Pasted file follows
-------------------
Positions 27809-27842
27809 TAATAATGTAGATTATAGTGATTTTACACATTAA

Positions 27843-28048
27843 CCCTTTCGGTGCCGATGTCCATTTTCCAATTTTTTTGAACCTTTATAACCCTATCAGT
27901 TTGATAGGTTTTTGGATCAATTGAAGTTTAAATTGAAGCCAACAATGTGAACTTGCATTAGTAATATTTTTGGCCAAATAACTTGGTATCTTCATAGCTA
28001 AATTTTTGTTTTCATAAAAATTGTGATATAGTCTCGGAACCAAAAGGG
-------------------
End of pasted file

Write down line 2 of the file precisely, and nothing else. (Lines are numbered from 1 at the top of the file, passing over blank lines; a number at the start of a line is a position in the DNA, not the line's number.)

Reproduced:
27809 TAATAATGTAGATTATAGTGATTTTACACATTAA